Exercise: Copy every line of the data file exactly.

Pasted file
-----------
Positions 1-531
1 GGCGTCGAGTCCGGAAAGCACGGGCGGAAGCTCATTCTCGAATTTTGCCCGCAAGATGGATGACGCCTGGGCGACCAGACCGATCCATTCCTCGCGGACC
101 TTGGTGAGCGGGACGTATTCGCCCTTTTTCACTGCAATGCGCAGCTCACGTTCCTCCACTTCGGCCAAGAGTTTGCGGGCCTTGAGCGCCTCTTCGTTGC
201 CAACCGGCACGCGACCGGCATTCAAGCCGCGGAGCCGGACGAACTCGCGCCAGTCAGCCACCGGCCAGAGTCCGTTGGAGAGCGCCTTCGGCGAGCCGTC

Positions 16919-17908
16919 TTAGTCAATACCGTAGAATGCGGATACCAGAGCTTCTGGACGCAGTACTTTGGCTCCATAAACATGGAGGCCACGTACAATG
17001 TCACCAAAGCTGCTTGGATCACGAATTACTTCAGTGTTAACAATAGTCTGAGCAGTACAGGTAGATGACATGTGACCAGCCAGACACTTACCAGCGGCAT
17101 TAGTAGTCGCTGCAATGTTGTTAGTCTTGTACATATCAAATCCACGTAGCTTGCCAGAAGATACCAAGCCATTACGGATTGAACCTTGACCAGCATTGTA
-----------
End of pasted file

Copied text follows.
Positions 1-531
1 GGCGTCGAGTCCGGAAAGCACGGGCGGAAGCTCATTCTCGAATTTTGCCCGCAAGATGGATGACGCCTGGGCGACCAGACCGATCCATTCCTCGCGGACC
101 TTGGTGAGCGGGACGTATTCGCCCTTTTTCACTGCAATGCGCAGCTCACGTTCCTCCACTTCGGCCAAGAGTTTGCGGGCCTTGAGCGCCTCTTCGTTGC
201 CAACCGGCACGCGACCGGCATTCAAGCCGCGGAGCCGGACGAACTCGCGCCAGTCAGCCACCGGCCAGAGTCCGTTGGAGAGCGCCTTCGGCGAGCCGTC

Positions 16919-17908
16919 TTAGTCAATACCGTAGAATGCGGATACCAGAGCTTCTGGACGCAGTACTTTGGCTCCATAAACATGGAGGCCACGTACAATG
17001 TCACCAAAGCTGCTTGGATCACGAATTACTTCAGTGTTAACAATAGTCTGAGCAGTACAGGTAGATGACATGTGACCAGCCAGACACTTACCAGCGGCAT
17101 TAGTAGTCGCTGCAATGTTGTTAGTCTTGTACATATCAAATCCACGTAGCTTGCCAGAAGATACCAAGCCATTACGGATTGAACCTTGACCAGCATTGTA